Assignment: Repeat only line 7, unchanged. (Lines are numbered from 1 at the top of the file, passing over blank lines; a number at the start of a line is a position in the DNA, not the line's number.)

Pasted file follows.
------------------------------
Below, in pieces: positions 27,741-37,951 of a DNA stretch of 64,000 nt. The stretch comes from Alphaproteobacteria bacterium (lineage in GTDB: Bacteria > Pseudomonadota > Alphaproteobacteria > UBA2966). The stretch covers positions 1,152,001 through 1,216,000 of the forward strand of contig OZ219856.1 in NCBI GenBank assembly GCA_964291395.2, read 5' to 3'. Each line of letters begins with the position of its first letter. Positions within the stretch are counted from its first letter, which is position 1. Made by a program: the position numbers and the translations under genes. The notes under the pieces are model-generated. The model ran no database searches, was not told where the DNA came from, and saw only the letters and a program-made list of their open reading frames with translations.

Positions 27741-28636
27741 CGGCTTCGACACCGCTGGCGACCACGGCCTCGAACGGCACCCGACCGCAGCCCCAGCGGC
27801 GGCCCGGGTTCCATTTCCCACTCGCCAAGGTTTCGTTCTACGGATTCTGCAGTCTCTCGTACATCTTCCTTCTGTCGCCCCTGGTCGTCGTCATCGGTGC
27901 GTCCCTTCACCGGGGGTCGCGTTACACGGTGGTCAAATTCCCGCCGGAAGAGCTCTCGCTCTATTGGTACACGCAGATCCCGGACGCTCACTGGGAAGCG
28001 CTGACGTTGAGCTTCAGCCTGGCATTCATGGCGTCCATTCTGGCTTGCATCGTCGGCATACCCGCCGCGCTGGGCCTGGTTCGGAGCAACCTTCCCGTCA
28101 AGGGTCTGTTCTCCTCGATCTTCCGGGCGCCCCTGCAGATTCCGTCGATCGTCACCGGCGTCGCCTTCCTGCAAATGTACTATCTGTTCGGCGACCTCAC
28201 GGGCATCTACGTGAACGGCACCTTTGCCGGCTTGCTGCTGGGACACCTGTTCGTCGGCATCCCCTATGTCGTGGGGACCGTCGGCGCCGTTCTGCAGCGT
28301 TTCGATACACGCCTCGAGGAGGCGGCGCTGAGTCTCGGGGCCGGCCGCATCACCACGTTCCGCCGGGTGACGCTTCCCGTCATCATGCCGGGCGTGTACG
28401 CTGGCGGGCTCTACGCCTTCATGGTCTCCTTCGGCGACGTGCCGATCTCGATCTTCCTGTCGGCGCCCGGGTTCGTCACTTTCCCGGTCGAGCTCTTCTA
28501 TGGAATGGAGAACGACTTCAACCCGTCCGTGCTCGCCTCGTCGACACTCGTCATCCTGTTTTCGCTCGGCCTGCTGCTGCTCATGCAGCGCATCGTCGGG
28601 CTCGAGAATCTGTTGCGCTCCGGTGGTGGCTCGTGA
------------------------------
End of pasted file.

28101 AGGGTCTGTTCTCCTCGATCTTCCGGGCGCCCCTGCAGATTCCGTCGATCGTCACCGGCGTCGCCTTCCTGCAAATGTACTATCTGTTCGGCGACCTCAC